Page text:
Frontiers in Computational Chemistry

Volume: 3

Elucidating Allosteric Communications in Proteins via Computational Methods

Author(s): Burak Alakent and Z. Nevin Gerek Ince

Pp: 260-309 (50)

DOI: 10.2174/9781681081670117030006

* (Excluding Mailing and Handling)


Cellular functions are primarily facilitated by biomolecular interactions with proteins, and ligand binding synchronizes the function of a protein to the requirements of its surroundings. Consequences of ligand binding to a protein may range from subtle perturbations in the side chain conformations in the vicinity of the binding region to large-scale global conformational changes. Coupling of a change in conformation with that in activity of a protein is traditionally referred to as allostery. In the recent years, however, the conventional allostery concept has been challenged to include perturbations in dynamics of a large number of proteins even in the absence of detectable changes in their backbone structure. Although it can evidently be suggested that binding produces a signal which can propagate to distant sites of a protein to achieve the observed conformational and/or dynamical perturbations, revealing a detailed mechanism of signal propagation is still an elusive task. In order to elucidate this mechanism, the following two questions demand to be answered: i) How do different regions of the protein respond? ii) How does the protein “sense” and transmit the local perturbation? The former question, being relatively easier to handle, has been tackled with Normal Mode Analysis (NMA), Elastic Network Models (ENMs), and statistical analyses of Monte Carlo (MC) and Molecular Dynamics (MD) simulation trajectories for the last ~30 years in the literature. The latter question, on the other hand, is currently a hot research topic in research community. Allosteric signals are generally suggested to propagate through “energy transport channels” (residue networks, or signaling pathways) formed by bonded and nonbonded contacts of residues, and experimental methods, such as double-mutant analysis and NMR relaxation methods, are used to identify residues participating to these intraprotein signaling pathways. For the last 10-15 years, there has been a tremendous interest in utilizing computational techniques to elucidate allostericity in proteins. While elastic network models and molecular simulations have continued to be resourceful methods, the most important novel contributions, presumably, have come from the graph theory, perturbation methods, and the statistical coupling method. In this chapter of Frontiers in Computational Chemistry, various computational techniques used to elucidate allosteric mechanisms in proteins are to be discussed with various examples.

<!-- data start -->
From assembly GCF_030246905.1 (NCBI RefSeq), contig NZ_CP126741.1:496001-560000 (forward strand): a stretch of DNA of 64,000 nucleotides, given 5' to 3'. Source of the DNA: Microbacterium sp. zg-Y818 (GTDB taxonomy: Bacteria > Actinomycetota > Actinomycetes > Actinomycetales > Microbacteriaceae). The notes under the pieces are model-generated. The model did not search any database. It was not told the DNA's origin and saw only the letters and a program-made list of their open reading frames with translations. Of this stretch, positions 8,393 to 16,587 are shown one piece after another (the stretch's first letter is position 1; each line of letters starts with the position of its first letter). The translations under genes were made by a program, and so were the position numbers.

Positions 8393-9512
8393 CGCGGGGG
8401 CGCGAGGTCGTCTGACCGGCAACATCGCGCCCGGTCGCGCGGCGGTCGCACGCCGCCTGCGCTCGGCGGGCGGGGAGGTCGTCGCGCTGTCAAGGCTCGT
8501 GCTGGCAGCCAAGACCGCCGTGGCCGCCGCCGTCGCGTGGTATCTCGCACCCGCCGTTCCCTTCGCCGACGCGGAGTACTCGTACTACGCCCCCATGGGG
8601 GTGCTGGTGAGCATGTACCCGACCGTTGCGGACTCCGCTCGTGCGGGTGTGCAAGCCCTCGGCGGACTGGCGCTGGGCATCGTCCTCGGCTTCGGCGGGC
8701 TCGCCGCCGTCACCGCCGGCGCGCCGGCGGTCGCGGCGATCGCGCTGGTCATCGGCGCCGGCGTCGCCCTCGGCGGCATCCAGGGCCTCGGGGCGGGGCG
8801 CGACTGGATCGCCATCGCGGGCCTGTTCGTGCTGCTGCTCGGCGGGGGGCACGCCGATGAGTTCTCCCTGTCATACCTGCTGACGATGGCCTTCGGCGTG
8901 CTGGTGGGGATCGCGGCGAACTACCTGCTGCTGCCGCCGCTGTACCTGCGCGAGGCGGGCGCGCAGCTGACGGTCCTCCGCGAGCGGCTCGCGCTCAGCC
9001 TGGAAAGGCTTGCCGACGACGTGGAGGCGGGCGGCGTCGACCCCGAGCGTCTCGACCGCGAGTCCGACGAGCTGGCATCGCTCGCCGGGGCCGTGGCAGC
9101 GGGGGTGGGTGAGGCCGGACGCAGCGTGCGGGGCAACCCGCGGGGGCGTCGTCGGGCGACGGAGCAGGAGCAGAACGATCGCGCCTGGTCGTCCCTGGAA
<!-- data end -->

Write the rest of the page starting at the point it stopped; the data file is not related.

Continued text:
Keywords: Conformational change, Communication pathway, Crystal structure, Database, Elastic network model, Frequency, Graph theory, Induced fit, Information theory, Ligand binding, Molecular dynamics, Monte carlo simulation, Perturbation, Population shift¸ principal component analysis¸ protein dynamics¸ residue network, Signal propagation, Statistical coupling analysis, Web-server.

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